After 2 weeks of surfing and some expeditions into the Balinese culture, our time at the surf camp ended and my Spanish friend and I drove to Balangan to catch up with HIM, as HE had left a week earlier to spent a couple of days surfing there. We slept in a little warung (Balinese for a little bamboo hut that serves food and sometimes offers accommodation as well) right on the beach and I wish I had spent more time there, as the beach was beautiful and the wave – a clean lefthander – was really fun to surf in the small swell. Only all the trash, that gets washed into the little bay, made the surf a lot less enjoyable, but this seems to be a common problem of Indonesia and one has to overcome the disgust if one wants to surf here.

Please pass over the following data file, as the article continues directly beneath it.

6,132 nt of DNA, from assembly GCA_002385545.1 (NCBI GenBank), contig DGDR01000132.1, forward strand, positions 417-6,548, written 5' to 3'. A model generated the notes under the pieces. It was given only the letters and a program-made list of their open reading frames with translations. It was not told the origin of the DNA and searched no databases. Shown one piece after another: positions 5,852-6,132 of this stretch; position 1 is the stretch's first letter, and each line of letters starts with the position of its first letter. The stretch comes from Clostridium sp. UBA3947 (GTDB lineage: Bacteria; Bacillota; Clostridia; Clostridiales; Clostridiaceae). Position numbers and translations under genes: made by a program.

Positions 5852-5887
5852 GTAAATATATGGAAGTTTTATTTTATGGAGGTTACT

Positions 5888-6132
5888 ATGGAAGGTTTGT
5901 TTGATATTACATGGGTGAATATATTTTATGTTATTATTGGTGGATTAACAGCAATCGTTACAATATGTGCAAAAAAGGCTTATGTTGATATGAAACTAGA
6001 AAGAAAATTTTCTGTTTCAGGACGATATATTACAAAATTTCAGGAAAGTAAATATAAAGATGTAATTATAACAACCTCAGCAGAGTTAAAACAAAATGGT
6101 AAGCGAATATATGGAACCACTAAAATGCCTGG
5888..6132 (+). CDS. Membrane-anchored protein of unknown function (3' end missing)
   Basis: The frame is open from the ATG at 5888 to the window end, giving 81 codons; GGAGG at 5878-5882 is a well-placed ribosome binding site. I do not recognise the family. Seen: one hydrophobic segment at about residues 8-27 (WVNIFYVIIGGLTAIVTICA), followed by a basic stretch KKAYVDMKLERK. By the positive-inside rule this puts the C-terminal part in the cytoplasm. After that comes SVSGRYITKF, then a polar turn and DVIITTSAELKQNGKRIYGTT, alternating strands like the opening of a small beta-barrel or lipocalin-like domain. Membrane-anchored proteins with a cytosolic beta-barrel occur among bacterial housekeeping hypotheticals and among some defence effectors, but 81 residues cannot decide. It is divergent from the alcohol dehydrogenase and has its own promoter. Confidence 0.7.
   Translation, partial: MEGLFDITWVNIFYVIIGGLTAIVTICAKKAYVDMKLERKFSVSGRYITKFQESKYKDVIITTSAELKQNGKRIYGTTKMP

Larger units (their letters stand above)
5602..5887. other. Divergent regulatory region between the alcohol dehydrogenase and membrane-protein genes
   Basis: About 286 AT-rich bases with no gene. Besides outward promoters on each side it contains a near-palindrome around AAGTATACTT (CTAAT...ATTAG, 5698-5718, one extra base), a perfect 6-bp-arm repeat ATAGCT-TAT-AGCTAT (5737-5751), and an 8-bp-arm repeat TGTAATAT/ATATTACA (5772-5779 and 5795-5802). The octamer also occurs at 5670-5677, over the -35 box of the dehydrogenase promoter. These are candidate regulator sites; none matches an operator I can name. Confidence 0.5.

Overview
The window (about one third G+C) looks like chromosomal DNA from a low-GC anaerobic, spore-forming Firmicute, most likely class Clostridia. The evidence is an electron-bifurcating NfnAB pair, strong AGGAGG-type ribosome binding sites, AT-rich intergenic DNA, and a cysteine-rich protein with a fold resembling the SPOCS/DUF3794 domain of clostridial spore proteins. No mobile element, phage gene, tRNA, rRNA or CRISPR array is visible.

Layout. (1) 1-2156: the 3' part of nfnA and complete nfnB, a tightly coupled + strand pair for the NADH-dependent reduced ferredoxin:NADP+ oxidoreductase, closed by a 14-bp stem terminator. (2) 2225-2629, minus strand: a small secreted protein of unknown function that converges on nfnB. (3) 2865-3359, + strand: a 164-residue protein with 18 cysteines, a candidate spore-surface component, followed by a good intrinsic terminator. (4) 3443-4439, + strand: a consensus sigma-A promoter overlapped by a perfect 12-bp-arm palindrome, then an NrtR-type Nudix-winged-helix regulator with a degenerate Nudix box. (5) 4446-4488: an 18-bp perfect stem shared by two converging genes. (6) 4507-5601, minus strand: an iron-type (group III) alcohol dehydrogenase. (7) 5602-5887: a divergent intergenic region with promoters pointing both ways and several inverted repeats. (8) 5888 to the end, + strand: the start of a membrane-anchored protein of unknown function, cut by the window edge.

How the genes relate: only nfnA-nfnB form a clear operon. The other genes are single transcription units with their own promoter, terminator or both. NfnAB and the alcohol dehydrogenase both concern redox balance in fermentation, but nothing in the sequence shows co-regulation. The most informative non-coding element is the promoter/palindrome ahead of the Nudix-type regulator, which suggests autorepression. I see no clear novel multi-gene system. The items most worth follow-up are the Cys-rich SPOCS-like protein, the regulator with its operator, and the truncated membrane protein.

Leaving Balangan after just one night was not easy, but we had ferry tickets to Nusa Lembongan and once we arrived at this little island northeast of Bali, we felt like we had just travelled from one paradise to the next. I have never before seen an ocean that blue, the water so clear and the coral reef so vibrant! Arriving on Nusa Lembongan was like stepping into a tropical postcard, only it was real! We got on the back of a pickup truck that was provided by the ferry company and spontaneously decided to stay at a little resort another ferry guest was staying at. It was located right at the beach, with a pool right at the sand and across from the island’s surf spots. Things just went our way, as a local fisherman walked past and offered to take us snorkeling the next morning. And as everybody had told us, that riding a motorbike on Nusa Lembongan was easy as there’s no traffic, each of us rented out a scooter and we explored the island – first heading north towards the mangrove forest, then across a very narrow suspension bridge onto the even smaller island of Nusa Ceningan. Here we headed towards the southern tip of the island, where we found a beautiful cafe atop the cliff – and my Spanish friend mustered enough courage to jump 5 meters off the cliff into the sapphire blue waters! It looked amazing, but I didn’t have any swimwear with me and honestly was a little bit too scared to jump anyways. We drove back over the suspension bridge and the second time I did not feel that I was about to drive my scooter off the side and into the ocean, but it was still quite sketchy. Anyways, we made it home safely and after dinner went to bed early to get up in time for our snorkeling trip the next morning.